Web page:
If you happen to be in New York this summer, stop by to check out Space B’s Gallery’s new location at 59 Franklin Street in TriBeCa. On view is Space B’s Greatest Hits: The Chelsea Years, which features work by Jeff Bailey, Conrad Bakker, Daniel Caspera, Marc Connor, Randy Gilmore, Alex Menocal, Mary Anna Pomonis, John Sarra, Alex Schuchard, Patrick Smith, John Coyle Steinbrunner, and Erik Wicker. The exhibition continues through the end of August. Gallery hours: Friday & Saturday 12:00-6:00 and by appointment. Call Alex at 917-518-2385.
We’ve had our annual time in the woods and at the beach, and here are a few highlights from my reading:
For months now I am bleak and primitive.
The congregation of crows refutes
the resurrection of anything.
I sleep all day, drink all night.
I believe only in certainty of equations,
the curvature of space, words used merely for incantation.
This cold wind I sway in, this continual lent–
But wait, the first crocus
–Nancy K. Pearson, Two Minutes of Light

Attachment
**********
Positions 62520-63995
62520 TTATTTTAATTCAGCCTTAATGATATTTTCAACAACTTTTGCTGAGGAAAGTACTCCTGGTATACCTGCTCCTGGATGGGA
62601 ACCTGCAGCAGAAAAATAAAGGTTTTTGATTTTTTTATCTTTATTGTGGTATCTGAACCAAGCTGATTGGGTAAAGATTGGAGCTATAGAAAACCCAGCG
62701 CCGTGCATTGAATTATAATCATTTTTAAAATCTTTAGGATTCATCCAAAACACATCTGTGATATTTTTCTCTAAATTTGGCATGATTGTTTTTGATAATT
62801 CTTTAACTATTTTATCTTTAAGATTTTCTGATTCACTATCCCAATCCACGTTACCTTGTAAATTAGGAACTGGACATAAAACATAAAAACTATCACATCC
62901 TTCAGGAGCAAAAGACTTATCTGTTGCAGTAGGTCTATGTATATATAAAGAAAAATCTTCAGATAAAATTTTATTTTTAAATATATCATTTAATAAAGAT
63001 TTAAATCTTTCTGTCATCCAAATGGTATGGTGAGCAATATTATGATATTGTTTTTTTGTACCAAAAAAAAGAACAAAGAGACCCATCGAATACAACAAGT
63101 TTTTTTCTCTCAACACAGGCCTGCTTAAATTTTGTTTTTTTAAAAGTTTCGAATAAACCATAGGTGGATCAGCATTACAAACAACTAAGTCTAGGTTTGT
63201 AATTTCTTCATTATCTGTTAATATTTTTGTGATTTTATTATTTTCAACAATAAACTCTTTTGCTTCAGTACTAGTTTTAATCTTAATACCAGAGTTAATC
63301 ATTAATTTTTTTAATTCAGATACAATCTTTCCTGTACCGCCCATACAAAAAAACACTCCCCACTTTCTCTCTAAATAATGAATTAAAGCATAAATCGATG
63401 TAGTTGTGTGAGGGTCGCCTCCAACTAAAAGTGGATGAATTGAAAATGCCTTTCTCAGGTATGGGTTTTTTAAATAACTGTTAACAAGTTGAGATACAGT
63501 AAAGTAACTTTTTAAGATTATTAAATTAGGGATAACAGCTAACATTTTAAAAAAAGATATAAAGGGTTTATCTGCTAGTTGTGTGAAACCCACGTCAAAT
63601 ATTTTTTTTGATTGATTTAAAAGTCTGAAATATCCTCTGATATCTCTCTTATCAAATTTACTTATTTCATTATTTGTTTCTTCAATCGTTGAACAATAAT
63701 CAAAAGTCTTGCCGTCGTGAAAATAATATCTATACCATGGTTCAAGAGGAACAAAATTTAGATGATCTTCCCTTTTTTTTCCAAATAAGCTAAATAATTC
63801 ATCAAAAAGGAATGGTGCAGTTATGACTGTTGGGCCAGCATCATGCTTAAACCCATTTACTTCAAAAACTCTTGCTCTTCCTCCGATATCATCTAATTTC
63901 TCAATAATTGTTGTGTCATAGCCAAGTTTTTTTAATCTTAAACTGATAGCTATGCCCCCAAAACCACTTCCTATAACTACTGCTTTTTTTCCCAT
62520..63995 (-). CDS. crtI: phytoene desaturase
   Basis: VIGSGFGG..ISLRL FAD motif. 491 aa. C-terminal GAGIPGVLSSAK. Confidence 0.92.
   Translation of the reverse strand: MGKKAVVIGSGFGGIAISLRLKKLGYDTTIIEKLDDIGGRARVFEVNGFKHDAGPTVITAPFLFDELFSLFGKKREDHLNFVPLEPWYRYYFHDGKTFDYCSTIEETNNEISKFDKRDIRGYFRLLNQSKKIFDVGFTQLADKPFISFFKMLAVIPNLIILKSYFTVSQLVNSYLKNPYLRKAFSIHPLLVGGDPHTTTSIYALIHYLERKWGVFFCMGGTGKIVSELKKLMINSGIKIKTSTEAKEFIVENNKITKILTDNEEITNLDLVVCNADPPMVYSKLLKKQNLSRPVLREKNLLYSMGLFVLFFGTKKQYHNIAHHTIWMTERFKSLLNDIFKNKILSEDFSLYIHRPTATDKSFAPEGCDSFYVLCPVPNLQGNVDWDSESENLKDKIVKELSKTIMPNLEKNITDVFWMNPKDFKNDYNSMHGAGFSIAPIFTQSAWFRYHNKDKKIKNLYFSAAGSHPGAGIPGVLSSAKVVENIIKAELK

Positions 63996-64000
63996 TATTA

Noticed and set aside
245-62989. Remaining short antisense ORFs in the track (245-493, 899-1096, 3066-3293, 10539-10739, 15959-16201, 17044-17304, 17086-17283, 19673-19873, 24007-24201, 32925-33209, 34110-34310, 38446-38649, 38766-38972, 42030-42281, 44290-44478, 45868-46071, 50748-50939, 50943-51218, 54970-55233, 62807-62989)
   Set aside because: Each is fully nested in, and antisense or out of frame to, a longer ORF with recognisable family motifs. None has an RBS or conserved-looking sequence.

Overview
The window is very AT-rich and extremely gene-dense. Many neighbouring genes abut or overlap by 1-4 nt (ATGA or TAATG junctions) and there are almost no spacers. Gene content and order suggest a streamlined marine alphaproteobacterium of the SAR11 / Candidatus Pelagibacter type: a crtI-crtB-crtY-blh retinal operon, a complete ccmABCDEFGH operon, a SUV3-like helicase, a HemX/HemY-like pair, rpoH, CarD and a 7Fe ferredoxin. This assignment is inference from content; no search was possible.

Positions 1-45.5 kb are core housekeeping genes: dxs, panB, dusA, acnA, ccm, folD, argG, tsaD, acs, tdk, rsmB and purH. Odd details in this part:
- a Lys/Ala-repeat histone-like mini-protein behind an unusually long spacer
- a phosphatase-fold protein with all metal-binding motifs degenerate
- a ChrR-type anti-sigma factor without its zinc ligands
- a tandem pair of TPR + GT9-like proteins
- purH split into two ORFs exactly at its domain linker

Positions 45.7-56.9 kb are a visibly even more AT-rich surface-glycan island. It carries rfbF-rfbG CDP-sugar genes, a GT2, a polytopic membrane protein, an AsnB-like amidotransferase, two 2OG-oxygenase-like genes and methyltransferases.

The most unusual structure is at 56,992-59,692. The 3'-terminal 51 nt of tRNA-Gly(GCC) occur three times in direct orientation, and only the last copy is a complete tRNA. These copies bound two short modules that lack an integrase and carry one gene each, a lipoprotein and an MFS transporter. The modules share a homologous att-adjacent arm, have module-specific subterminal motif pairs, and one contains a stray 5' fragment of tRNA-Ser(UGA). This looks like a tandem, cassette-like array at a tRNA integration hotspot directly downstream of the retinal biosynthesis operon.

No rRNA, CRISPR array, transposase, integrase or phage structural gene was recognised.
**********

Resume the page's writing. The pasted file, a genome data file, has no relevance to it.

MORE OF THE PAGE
I peer into Japanese characters
as into faraway buildings
cut from the mind’s trees.
In the late afternoon a small bird
shakes a branch, lets drop a white splash.
In the wind, in the rain,
the delicate wire cage glistens,
empty of suet.
Poetry’s not window-cleaning.
It breaks the glass.
–Chase Twichell, The Snow Watcher
That evening I was reading an anthology.
Scarlet clouds grazed outside my window.
The spent day fled to a museum.
And you– who are you?
I don’t know. I didn’t know
if I was born for gladness?
Sorrow? Patient waiting?
In dusk’s pure air
I read an anthology.
Ancient poets lived in me, singing.
–Adam Zagajewski, Mysticism for Beginners
Don’t ask us for the word to frame
our shapeless spirit on all sides,
and proclaim it in letters of fire to shine
like a lone crocus in a dusty field.
Ah, the man who walks secure,
a friend to others and himself,
indifferent that high summer prints
his shadow on a peeling wall!
Don’t ask us for the phrase that can open worlds,
just a few gnarled syllables, dry like a branch.
This, today, is all that we can tell you:
what we are not, what we do not want.
— Eugenio Montale, Cuttlefish Bones